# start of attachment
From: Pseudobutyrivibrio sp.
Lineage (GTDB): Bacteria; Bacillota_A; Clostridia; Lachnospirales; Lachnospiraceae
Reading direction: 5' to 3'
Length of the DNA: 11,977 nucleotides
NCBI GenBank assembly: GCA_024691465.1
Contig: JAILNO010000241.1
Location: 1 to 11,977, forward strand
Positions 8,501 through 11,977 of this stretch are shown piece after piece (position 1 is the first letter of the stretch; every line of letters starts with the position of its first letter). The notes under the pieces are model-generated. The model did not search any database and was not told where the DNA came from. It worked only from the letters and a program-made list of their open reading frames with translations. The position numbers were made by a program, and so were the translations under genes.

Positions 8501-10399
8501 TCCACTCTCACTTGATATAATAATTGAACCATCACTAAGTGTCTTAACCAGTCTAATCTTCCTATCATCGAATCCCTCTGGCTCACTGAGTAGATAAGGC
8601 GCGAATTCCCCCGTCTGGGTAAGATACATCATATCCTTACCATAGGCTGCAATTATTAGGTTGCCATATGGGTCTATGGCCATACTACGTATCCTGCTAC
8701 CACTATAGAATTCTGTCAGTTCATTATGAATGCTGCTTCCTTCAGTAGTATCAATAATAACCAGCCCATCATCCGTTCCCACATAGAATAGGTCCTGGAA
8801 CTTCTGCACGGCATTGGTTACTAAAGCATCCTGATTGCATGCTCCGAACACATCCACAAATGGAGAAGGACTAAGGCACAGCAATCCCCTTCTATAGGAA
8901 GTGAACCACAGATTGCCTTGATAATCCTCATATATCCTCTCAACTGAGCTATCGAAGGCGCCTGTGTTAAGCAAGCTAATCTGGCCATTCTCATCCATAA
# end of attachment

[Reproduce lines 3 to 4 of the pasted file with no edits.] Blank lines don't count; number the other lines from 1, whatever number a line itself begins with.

Reading direction: 5' to 3'
Length of the DNA: 11,977 nucleotides